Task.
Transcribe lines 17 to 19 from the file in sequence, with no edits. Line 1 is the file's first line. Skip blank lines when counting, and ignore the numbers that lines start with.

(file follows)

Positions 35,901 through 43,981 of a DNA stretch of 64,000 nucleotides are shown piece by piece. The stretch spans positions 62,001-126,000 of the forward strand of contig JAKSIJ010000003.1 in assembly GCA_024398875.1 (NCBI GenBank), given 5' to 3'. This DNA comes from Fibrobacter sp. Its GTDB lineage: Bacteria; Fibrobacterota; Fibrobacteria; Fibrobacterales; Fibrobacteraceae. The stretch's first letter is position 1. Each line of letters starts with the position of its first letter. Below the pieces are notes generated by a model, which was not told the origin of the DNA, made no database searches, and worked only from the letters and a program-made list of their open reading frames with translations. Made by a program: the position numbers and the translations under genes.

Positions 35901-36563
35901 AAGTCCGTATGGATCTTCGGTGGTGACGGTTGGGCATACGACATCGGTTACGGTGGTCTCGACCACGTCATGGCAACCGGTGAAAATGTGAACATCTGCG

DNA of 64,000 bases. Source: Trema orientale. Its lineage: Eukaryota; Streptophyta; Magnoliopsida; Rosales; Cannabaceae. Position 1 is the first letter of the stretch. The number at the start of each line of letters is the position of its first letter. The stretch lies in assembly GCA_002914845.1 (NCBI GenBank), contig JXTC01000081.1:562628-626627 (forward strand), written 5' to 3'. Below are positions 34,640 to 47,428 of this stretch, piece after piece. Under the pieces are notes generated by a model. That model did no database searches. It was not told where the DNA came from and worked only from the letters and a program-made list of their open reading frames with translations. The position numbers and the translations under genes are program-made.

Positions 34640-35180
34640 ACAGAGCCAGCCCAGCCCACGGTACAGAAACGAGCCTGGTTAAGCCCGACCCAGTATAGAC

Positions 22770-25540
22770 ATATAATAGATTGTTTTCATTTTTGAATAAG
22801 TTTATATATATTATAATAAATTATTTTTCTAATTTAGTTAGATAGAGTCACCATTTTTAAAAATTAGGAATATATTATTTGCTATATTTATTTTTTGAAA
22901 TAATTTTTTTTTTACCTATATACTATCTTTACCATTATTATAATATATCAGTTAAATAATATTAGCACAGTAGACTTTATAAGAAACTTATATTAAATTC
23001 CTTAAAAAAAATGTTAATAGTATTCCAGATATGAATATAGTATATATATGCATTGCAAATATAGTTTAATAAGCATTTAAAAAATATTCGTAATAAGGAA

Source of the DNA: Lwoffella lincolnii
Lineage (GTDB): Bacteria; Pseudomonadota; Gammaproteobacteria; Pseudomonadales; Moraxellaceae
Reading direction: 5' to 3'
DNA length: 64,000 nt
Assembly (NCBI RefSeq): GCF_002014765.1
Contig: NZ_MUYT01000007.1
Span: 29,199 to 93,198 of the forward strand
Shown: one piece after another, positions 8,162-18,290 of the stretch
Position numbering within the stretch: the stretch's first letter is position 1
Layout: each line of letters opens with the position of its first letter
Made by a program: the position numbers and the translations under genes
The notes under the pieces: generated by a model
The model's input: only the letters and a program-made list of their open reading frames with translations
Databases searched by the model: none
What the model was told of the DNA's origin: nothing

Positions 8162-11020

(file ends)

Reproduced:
Contig: NZ_MUYT01000007.1
Span: 29,199 to 93,198 of the forward strand
Shown: one piece after another, positions 8,162-18,290 of the stretch